by David Escamilla-Guerrero (London School of Economics)
This paper was presented at the EHS Annual Conference 2019 in Belfast.
We are living in a time of globalisation backlash characterised by a reduction of economic and political cooperation across borders. The renaissance of economic protectionism has manifested in increasing barriers against immigration in both the United States and Europe. Furthermore, the public perception of why people migrate seems to be increasingly influenced by nationalist prejudices rather than empirical evidence.
Using novel historical micro data, my research addresses the initial determinants of the Mexico-US migration, the most intense and persistent of the twentieth century. The main lessons to take are two-fold:
The core data of the research come from manifests that recorded individual border crossings. These documents are known as Mexican Border Crossing Records and were used by American authorities to collect information about immigrants. The sample used in this research consists of 10,895 immigrants that crossed the border through eight ports of entrance from July 1906 to December 1908.
The results reveal that differences in the Mexico-US relative wage did not explain the migration flow. But differences in living standards and population size across Mexican municipalities mattered. On average, locations with low living standards and large populations represented a source of frictions in the Mexican labour market, pushing labourers to migrate.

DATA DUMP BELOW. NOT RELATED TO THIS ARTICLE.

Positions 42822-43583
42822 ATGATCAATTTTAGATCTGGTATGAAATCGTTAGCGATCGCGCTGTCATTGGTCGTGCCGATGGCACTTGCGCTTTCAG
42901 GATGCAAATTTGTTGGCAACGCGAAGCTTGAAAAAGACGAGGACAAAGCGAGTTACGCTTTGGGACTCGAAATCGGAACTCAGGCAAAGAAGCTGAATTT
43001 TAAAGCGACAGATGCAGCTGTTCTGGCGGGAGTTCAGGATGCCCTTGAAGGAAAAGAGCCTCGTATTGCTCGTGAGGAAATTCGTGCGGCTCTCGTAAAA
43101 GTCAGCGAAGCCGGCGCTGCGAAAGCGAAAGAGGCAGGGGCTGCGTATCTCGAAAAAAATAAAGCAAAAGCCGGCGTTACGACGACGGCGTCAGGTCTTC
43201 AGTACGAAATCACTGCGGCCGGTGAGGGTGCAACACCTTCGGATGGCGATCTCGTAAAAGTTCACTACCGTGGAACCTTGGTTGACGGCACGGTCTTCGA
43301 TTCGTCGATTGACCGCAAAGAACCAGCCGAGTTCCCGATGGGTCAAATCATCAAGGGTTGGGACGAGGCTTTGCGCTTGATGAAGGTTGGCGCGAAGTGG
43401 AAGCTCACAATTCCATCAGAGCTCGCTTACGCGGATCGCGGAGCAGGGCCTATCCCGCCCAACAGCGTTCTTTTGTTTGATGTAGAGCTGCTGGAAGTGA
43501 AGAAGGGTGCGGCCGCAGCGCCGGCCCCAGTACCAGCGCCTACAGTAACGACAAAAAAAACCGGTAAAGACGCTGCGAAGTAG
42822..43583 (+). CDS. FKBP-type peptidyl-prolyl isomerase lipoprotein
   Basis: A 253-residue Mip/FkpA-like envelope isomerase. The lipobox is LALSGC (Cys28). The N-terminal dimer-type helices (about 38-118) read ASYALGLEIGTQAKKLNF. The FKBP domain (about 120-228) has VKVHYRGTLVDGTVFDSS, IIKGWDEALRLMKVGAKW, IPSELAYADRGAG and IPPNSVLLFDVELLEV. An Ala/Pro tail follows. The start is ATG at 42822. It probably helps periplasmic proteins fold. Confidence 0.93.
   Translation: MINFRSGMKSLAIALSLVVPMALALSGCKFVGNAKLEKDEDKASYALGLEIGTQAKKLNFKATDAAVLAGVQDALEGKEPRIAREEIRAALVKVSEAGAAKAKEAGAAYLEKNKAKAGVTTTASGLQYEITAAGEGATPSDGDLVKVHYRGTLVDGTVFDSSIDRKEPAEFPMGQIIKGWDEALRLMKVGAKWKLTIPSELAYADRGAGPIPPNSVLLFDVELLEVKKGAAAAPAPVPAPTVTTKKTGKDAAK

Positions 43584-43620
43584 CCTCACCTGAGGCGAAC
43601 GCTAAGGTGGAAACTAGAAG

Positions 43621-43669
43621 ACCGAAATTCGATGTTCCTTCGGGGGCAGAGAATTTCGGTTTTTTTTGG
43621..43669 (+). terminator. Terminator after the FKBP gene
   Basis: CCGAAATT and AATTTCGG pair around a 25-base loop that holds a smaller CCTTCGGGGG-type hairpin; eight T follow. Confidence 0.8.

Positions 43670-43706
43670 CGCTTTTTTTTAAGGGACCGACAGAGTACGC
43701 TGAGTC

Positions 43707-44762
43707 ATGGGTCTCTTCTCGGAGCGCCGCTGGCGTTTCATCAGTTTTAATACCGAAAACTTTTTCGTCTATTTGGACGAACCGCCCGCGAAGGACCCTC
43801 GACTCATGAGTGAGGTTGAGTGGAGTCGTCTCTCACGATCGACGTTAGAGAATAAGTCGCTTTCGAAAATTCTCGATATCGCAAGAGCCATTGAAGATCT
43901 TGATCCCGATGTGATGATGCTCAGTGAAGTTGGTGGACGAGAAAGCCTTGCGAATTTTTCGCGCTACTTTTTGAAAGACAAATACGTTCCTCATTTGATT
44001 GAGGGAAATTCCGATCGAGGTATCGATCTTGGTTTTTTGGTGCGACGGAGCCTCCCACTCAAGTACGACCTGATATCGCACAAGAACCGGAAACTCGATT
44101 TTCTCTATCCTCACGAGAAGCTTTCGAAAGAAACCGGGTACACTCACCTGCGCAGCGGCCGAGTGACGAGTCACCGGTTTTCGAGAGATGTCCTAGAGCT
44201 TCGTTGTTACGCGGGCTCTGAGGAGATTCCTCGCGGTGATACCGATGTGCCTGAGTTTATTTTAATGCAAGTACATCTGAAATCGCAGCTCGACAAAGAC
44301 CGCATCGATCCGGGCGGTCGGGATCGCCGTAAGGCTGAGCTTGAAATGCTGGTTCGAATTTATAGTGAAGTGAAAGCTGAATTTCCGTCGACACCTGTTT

In addition, the estimates show that the flow was consistently driven by the social capital formation in the destination – that is, immigrant networks. Just as found for recent periods, migrating to a county with a large Mexican community increased the net benefits of migration.
Therefore, for more than one hundred years, immigrant networks have represented a self-perpetuating social asset that provides information and assistance, which reduces the costs and risks of migrating.
The regional results reveal that there were two migration models at the time:
Since 2010, Mexican migration to the United States has come to a standstill, although the salary gap remains at levels like those of the early twentieth century. Hence, the persistence of immigrant networks as the main driver of the Mexico-US migration raises the question of whether the convergence of real wages between home and host countries would be an effective mechanism to reduce or control migration.
An integral migration policy must consider the different incentives behind the decision to migrate as well as their evolution through time and across space. Only then, will we maximise the benefits of labour migration and minimise the problems derived from it.